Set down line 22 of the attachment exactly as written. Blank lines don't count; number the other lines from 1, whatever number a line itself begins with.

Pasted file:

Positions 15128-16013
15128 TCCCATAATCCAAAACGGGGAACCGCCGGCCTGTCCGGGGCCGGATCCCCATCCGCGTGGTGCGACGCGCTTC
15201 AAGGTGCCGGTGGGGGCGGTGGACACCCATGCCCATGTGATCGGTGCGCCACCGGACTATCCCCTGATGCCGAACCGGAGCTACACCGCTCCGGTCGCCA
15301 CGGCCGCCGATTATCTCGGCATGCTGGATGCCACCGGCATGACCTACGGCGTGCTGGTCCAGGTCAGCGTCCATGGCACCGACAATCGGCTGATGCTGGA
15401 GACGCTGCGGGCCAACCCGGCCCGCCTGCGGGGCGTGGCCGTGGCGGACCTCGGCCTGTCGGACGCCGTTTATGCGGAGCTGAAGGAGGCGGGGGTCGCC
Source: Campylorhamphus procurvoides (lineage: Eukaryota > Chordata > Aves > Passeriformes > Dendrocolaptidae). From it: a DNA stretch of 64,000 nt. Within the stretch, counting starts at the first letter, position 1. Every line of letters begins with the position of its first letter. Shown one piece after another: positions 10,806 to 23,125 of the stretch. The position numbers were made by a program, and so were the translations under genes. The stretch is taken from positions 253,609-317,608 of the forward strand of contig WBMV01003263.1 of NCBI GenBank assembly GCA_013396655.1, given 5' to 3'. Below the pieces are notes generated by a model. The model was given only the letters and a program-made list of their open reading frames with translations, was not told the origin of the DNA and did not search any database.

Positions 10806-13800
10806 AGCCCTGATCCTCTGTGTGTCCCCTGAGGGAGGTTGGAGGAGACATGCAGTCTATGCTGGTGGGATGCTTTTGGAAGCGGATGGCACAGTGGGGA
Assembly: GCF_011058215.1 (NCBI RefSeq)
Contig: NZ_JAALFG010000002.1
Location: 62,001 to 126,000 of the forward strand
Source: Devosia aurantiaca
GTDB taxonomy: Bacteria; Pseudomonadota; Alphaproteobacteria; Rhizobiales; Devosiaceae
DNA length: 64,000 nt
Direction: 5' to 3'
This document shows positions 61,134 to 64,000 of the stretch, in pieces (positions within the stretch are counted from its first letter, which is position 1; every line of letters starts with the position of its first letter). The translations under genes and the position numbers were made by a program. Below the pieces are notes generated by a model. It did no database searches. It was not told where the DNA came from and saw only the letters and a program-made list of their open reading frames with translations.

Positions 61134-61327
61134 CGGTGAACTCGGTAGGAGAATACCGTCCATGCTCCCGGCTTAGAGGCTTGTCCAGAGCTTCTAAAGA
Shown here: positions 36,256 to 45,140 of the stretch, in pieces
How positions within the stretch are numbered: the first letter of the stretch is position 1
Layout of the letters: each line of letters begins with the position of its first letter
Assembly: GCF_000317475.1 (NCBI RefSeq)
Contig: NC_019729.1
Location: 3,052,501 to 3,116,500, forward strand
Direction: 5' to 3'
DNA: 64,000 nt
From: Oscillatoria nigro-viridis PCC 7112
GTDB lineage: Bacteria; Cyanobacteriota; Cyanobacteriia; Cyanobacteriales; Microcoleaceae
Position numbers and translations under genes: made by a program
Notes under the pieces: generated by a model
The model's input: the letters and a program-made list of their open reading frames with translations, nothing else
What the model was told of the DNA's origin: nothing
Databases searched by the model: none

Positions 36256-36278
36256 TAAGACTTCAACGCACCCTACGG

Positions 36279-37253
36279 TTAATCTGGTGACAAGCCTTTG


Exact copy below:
Assembly: GCF_000317475.1 (NCBI RefSeq)